Before discussing what TTD’s products and technology offer their customers, we have to understand the general functionality of programmatic advertising itself. The space can be split into four main constituents, as outlined below:
BSPs, also commonly known as Demand Side Platforms (DSPs) allow for advertisers to buy ad space, of which is made available by media publishers through advertising exchanges. Advertisers can leverage data contained within the DSP, such as website details, consumer characteristics etc., in order to successfully target their audiences. In addition, advertisers can specify targeting preferences and ad inventory details, which will allow for the BSP to obtain opportunities within the ad exchange or network that meet these specifications.
SSPs, also commonly known as Supply Side Platforms, are a programmatic advertising constituent that assist with the coordination and management of the supply of advertising itself, as well as the associated distribution. In essence these platforms allow for the owners of digital media and publishers to sell their ad space. This side of the advertising transaction is one of the key drivers of real time bidding in the programmatic advertising space, a process where ads are bought and sold in real time on a per-impression basis in instant auctions, in comparison to more archaic ad-purchasing methods of old.
DMPs assist with the connection of ad inventory to associated advertising space. These independent platforms are essentially data warehouses that allow for data to be collected and analyzed from various sources, which can then be used within algorithm design in order to comprehensively match the most relevant ads to various visitors on publisher sites, improving targeting as a whole.
Last but not least, Ad exchanges are the fundamental entity that make programmatic advertising tic, so to speak. Similar to the dynamics of a stock market trading floor, BSPs and SSPs will connect and agree on a price for inventory.
When all of these pieces of the pie are tied together, the ecosystem functions in its simplest form as follows (ex DMPs which interacts with the process in between the publisher and SSPs as well in between the exchange and DSPs)
Together, the publisher will list inventory on the exchange, leveraging the SSP, and the publisher (through more technological nuances that we won’t cover today) will then relay information to a DMP. On the opposite side of the spectrum, the advertiser will set the parameters they have for their ads, an action that will spur the BSP (DSP) to identify inventory, in conjunction with data provided by the DMP, that aligns with these specifications. The ad exchange will then use data and associated algorithms to match ads to impressions, which will then result in the BSP (DSP) sending the ad to the publisher’s site or digital medium.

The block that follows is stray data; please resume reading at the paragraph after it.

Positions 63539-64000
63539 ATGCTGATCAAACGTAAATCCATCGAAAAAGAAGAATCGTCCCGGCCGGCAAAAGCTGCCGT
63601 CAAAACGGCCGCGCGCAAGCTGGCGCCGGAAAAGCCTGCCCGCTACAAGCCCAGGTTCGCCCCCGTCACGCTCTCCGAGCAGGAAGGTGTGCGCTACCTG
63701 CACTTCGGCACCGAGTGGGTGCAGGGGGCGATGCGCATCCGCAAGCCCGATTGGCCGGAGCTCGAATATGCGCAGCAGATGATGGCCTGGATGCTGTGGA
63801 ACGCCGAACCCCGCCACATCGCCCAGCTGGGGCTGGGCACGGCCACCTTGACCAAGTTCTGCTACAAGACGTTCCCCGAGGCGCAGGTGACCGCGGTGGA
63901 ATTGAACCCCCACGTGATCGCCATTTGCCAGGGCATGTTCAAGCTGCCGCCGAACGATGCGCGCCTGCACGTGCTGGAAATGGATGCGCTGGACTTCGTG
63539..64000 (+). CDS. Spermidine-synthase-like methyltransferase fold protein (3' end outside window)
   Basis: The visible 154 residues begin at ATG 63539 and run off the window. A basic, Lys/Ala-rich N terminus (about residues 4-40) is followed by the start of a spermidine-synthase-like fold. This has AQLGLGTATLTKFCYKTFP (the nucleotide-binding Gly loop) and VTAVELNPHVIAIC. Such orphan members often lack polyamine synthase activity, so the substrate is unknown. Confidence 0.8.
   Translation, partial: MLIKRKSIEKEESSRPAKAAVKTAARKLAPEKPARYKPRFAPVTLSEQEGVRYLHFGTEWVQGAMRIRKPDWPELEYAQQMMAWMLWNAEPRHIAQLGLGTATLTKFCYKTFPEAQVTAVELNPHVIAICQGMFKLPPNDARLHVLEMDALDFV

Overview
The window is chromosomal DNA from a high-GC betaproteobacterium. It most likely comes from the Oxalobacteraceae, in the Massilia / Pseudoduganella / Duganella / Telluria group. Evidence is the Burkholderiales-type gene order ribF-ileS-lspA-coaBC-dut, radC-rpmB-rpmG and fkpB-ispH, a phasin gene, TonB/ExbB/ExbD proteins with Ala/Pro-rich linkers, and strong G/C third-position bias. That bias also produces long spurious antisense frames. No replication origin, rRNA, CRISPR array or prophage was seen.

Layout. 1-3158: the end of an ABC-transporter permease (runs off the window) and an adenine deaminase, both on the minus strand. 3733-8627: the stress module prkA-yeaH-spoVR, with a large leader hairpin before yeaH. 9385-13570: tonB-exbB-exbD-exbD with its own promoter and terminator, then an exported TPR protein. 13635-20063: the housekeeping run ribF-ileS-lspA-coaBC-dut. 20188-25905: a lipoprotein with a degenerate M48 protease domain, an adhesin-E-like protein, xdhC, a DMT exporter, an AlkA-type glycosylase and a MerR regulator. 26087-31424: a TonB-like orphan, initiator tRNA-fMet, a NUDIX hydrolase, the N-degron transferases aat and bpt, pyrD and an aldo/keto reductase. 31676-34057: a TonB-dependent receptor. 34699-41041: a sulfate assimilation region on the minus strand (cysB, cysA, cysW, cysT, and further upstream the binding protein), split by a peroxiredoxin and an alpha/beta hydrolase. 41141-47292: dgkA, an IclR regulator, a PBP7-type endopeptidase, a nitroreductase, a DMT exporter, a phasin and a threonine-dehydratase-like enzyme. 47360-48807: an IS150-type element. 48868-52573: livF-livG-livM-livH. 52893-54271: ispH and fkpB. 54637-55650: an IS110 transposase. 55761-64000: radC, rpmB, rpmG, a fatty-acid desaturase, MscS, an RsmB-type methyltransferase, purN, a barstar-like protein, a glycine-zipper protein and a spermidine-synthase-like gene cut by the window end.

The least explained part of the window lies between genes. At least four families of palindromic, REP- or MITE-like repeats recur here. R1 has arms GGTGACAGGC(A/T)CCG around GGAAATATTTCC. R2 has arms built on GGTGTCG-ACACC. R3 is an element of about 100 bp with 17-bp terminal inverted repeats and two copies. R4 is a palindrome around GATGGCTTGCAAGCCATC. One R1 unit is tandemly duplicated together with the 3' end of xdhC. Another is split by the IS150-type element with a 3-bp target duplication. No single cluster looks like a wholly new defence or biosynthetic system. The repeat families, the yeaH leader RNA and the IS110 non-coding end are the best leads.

With this brief overview of Programmatic Advertising in mind, how exactly does TTD fit within the ecosystem? TTD operates exclusively on the buy side of the equation, an occurrence that they believe provides a unique value proposition to customers. From a basic economic perspective, supply is very elastic, a phenomenon that translates into the buy-side of the transaction being more valuable. Thus, orienting themselves on the side of the transaction with the ad budget, proves to be intelligent business positioning. With that in mind, it is worth delving into how exactly TTD’s platform functions. Starting off on the publisher side of the transaction, said publisher will interact with an SSP, of which will make its way to a host of possible different exchanges. TTD then taps into this ad inventory, hosts a per-impression auction, then allows for clients to access this advertising opportunity if they are the highest bidder. This may sound simple and elegant, however, TTD has a host of technological underpinnings that are worth touching on in order to get a full sense of the capabilities customers can tap into. A driver of the company’s prowess of late was the platform overhaul, denoted as Solimar, announced in the third-quarter of last year. Within, the company focused on redesigning their user interface and creating an ad-buying experience that makes both planning purchases/campaigns and the purchase of the advertisements therein much better. The platform has some notable features, of which I will touch upon briefly, by no means offering a comprehensive overview of the company’s full capabilities. The first are optimizations. Within the TTD platform, buyers can leverage a host of automation capabilities, change the parameters of targeting variables etc., allowing for campaigns to be supported and controlled in a largely hands-off manner.